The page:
University of Cambridge > Talks.cam > Computer Laboratory Systems Research Group Seminar > Firmament: fast, centralized cluster scheduling at scale

Firmament: fast, centralized cluster scheduling at scale

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Scheduling tasks on “warehouse-scale” clusters is a challenging undertaking: thousands of tasks must cleverly and rapidly be placed in order to achieve high utilization and good application-level performance. Centralized data-center schedulers make high-quality placement decisions, but they come at the cost of high decision latency at scale, which degrades response time for interactive jobs. Distributed schedulers, by contrast, make low-latency decisions at scale, but are restricted to simple algorithms and can make poor decisions as a result.

In this talk, I present Firmament, a centralized scheduler that scales to tens of thousands of machines at sub-second latency, even though it performs a computationally expensive min cost flow optimization. To achieve this, Firmament automatically chooses between different min-cost flow algorithms, solves the optimization problem incrementally when possible, and applies problem-specific optimizations to common min-cost flow algorithms.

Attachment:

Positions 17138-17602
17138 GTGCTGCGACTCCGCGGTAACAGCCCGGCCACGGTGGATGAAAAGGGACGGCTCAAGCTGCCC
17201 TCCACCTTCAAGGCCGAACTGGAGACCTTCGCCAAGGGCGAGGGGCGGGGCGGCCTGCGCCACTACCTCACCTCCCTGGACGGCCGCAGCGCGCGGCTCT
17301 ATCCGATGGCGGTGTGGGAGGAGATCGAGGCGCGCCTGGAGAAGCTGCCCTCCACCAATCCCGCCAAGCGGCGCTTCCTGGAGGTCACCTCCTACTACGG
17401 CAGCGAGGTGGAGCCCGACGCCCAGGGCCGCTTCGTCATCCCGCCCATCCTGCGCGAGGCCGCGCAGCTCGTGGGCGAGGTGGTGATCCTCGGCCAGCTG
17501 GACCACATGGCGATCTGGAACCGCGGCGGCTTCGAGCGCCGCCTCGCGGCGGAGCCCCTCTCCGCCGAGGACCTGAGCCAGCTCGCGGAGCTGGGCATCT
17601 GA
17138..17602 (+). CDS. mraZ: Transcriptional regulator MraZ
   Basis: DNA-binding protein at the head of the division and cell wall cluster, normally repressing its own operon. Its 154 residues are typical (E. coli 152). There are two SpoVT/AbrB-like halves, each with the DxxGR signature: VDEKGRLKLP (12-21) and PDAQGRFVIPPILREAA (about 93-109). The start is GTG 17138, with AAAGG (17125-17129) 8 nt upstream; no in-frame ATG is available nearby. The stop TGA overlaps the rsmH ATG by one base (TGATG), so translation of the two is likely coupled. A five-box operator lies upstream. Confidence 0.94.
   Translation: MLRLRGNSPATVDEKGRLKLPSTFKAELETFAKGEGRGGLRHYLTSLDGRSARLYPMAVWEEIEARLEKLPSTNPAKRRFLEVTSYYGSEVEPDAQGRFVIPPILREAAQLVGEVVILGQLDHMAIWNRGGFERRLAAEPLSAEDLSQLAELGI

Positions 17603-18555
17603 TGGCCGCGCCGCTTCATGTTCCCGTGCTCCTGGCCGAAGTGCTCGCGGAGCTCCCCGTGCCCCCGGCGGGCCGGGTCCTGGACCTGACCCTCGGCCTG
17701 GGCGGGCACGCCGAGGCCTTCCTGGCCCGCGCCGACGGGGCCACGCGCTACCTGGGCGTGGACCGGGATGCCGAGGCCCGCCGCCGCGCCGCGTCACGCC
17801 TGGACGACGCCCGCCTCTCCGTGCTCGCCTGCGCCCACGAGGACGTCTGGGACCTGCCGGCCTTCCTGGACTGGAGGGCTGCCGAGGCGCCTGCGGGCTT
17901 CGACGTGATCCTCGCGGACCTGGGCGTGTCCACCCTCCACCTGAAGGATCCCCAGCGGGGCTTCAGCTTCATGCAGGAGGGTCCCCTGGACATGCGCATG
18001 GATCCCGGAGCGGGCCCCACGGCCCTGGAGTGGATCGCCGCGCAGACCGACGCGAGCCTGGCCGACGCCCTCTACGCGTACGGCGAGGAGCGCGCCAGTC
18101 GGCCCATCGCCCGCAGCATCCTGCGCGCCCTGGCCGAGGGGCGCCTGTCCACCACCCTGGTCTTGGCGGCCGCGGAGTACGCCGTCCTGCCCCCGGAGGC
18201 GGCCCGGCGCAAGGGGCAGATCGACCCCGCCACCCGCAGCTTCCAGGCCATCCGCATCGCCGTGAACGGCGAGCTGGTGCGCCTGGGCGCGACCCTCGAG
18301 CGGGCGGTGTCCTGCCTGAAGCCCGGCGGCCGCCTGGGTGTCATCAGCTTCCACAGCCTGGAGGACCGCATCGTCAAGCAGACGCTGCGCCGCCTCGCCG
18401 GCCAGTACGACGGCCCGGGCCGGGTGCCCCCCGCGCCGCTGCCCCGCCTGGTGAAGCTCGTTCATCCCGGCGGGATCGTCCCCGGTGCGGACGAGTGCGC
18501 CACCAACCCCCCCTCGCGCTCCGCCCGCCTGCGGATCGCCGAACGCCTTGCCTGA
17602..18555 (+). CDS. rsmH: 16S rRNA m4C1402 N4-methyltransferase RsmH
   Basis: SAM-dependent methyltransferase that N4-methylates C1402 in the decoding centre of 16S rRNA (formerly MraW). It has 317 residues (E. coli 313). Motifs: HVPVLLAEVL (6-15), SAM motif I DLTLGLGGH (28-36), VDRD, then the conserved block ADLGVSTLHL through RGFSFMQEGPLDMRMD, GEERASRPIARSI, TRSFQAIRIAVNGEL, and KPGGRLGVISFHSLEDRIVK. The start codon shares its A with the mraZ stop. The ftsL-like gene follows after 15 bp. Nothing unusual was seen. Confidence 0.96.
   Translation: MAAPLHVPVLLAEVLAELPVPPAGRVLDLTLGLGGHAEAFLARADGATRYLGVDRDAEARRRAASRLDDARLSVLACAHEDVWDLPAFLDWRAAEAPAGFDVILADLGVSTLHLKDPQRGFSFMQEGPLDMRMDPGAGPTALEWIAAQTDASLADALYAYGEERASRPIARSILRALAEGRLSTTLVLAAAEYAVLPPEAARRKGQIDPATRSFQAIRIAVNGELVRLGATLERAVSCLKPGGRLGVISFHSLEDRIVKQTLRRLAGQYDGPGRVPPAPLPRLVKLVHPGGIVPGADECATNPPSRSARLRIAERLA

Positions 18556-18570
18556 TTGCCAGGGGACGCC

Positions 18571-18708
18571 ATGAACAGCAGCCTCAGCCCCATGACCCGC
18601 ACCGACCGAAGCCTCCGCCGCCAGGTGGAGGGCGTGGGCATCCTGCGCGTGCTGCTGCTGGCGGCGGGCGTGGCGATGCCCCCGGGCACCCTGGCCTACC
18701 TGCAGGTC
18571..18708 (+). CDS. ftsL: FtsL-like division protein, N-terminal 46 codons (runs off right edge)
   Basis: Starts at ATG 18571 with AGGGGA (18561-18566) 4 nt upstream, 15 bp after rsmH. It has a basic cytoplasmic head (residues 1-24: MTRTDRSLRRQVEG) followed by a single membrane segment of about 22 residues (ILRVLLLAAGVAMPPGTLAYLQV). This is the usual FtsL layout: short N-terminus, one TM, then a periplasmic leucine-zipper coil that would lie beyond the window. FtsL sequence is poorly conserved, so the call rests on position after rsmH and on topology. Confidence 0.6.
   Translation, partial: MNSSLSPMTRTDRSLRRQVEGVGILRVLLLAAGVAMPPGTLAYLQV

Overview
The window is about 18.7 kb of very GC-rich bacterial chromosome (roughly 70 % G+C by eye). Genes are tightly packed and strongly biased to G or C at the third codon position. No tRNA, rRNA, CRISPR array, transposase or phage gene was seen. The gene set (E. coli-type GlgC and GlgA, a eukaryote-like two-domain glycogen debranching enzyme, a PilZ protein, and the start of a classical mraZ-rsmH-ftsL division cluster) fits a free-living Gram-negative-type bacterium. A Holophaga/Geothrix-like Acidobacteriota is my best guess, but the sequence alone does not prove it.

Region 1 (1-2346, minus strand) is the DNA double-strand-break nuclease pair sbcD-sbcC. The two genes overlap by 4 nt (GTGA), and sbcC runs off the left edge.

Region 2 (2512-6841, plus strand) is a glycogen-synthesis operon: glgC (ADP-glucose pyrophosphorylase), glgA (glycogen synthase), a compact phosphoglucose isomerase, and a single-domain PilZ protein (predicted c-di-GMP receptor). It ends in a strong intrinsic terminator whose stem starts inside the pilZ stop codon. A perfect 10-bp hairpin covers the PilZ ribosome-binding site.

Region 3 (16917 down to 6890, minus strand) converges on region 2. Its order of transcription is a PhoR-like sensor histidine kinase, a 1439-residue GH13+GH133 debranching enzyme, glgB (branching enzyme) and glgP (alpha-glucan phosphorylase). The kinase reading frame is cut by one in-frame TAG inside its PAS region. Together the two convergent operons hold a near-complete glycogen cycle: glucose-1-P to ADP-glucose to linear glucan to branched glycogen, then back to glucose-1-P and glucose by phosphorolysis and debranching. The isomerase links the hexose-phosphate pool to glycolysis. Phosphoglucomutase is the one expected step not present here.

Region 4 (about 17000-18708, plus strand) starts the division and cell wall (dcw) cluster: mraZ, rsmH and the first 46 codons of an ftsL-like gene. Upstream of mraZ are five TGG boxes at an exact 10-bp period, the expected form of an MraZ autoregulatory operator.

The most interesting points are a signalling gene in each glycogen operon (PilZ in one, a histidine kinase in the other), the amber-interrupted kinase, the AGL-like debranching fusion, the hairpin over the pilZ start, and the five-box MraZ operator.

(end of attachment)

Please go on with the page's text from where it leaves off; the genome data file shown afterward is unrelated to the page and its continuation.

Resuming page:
Our experiments with a Google workload trace from a 12,500-machine cluster show that Firmament places tasks in hundreds of milliseconds, improving decision latency by more than 10x over Quincy, a similar prior scheduler. Moreover, since Firmament can efficiently solve large optimization problems, it supports novel scheduler features that would otherwise be too expensive. Firmament outperforms state-of-the-art distributed schedulers in placement quality without an increase in scheduling decision latency for common industry workloads.

This talk is part of the Computer Laboratory Systems Research Group Seminar series.

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